The increased complexity of obstetric care, the wishes expressed by women, the perinatal mortality figures and the recommendations given in the report of the steering committee ‘Een goed begin’ (A good start) have made it clear that changes are needed in perinatal care. Significant steps have already been taken to improve the level of care and to enhance cooperation between professionals in the field. KNOV is working together with the various midwifery training establishments to define a new comprehensive professional profile. The midwife of the future will be active in the primary, transmural and clinical healthcare sectors, and receives an academic education to fit her for these tasks. The Amsterdam/Groningen Academy of Midwifery (AVAG) is already updating its curriculum in anticipation of this new professional profile.
New demands on midwifery care
The complexity of obstetric care has increased in recent years. Midwives are faced with new demands on a daily basis in the course of their professional practice. Increasing knowledge of pregnancy and childbirth increases the scope for effective care and treatment in this field.
This makes it increasingly important for the midwife to be able to select the best pregnancy and childbirth protocol, in consultation with the client. To make this possible, the midwife must be able to base her actions on the results of research carried out by herself or others, and to think beyond the boundaries of her own discipline.
Cooperation with other healthcare disciplines
Obstetric care will be organized in a different way in future. The main focus will be on the client, and continuity of care will become increasingly important. The midwife of the future will be active throughout the obstetric chain, both in the primary and the clinical sector – though the boundaries between the various areas of the field will probably become increasingly blurred. She will continue to play the traditional role of midwife in visits to the client’s home, but will also be able to act as the physiological expert in a clinical setting. In order to fulfil this pivotal function, she must be able to work together with healthcare professionals from other disciplines as an equal partner.
Research as a basis for an academic approach
AVAG took the first step towards the creation of an academic training programme in 2008, when it set up the department of Midwifery Science in cooperation with VUmc. Eileen Hutton was appointed professor of Midwifery Science in 2010. This provided the department with the solid academic basis required for renewal of the curriculum.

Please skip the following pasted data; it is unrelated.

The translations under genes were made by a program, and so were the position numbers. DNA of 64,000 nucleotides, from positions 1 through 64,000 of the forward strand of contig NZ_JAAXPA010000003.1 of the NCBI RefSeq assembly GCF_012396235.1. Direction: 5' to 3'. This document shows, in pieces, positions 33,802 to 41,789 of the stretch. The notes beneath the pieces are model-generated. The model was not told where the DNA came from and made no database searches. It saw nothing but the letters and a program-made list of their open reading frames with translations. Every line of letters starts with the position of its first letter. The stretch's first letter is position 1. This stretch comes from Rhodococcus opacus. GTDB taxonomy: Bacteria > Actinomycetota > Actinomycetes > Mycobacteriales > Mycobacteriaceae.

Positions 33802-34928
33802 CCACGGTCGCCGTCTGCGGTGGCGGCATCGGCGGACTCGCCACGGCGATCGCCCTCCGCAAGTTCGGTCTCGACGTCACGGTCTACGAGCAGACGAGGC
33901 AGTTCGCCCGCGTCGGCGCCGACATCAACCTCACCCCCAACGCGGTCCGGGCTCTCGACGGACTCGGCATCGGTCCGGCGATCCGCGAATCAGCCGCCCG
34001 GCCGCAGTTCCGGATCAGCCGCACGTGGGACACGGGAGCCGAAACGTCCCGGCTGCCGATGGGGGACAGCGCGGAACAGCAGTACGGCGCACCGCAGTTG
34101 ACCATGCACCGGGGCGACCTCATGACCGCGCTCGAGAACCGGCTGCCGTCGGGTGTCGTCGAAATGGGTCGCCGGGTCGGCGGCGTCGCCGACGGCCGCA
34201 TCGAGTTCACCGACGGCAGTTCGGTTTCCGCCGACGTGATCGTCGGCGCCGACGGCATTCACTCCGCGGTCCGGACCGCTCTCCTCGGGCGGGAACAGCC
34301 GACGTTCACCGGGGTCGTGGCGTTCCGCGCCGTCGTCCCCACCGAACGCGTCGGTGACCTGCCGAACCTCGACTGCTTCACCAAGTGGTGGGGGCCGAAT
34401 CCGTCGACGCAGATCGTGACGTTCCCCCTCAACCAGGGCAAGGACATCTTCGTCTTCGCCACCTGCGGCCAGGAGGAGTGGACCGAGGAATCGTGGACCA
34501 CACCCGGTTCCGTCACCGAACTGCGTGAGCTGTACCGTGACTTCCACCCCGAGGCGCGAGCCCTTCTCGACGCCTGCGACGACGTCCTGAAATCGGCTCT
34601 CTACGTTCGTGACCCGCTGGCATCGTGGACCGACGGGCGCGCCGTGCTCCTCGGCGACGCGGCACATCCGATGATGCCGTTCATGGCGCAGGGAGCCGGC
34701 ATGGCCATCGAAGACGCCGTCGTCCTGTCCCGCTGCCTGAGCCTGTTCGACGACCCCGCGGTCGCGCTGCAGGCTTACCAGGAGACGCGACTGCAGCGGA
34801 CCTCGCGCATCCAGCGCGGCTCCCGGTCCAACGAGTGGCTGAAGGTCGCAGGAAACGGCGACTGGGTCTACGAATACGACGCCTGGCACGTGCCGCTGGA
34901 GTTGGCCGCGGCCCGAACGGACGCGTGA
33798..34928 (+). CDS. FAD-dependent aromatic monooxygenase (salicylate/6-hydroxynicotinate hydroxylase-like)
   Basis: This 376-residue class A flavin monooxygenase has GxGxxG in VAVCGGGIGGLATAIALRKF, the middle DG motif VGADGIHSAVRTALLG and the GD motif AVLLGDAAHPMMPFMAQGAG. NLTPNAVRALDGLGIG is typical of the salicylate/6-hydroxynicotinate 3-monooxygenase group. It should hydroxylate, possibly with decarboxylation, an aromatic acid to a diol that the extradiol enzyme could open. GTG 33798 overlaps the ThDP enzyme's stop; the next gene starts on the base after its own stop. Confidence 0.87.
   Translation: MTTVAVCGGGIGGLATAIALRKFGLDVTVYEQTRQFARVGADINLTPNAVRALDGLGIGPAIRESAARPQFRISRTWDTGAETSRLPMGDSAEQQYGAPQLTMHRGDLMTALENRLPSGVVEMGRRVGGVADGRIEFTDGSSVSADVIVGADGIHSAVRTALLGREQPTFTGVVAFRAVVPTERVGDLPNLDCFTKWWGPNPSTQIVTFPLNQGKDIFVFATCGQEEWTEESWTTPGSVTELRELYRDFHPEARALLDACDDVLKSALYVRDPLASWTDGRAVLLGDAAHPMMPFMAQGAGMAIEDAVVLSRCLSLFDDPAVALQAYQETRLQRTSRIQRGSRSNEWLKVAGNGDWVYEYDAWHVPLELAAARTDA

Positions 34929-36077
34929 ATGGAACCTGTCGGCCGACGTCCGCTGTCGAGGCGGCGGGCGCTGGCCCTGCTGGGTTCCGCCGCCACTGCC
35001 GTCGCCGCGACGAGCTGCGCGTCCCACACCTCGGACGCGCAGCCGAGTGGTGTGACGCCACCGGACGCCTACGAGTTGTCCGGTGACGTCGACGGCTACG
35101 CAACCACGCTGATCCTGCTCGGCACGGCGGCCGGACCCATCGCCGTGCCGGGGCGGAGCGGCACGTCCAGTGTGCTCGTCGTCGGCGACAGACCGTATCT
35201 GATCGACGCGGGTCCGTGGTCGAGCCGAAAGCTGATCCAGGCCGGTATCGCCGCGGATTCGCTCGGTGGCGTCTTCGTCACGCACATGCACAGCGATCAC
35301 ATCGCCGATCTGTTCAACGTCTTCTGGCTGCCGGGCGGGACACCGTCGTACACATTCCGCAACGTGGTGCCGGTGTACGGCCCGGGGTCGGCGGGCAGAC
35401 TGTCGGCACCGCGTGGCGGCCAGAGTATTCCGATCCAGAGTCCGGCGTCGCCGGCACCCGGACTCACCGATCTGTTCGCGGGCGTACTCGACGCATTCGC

New professional profile
AVAG has made a big contribution to the formulation of the new professional profile of the midwife in cooperation with the other midwifery training establishments. The draft professional profile was completed at the end of 2011, and in 2012 KNOV circulated it to experts and external partners for their comments. The various midwifery training establishments held a number of working conferences devoted to the new profile in the same year, where we worked out the implications of the profile in various professional situations in consultation with working midwives from the primary and clinical sectors. We also considered the requirements made by the new professional profile on the content of the midwifery training programme. These discussions of the professional profile will be continued, for example with our immediate partners in obstetric care.
An excellent vocational training curriculum
AVAG is developing a new curriculum that will prepare students to deliver a comprehensive package of midwifery care on the basis of a care model in which midwives are trained to assume responsibility for medium-risk situations and to work together with healthcare professionals from other disciplines. The academic component of the training programme is being augmented to provide students with a sound basis for conducting academic research.
Students will have the opportunity to pay extra attention to such matters as health sciences, epidemiology and clinical midwifery. The curriculum will offer extra challenges to good and excellent students. Apart from the regular vocational training programme, students will be able to take an honours degree programme that will enable students to work effectively in a comprehensive care environment and will prepare those who wish to go on to do a Master’s degree programme.
The new curriculum will come into force in September 2014.
Anticipating the new curriculum
Starting in the 2012-2013 academic year, excellent, ambitious students will have the opportunity to take the first year of the academic Master’s degree programme in Evidence-based Practice (EBP) or a one-year pre-Master’s course of the academic Master’s degree programme in Health Sciences.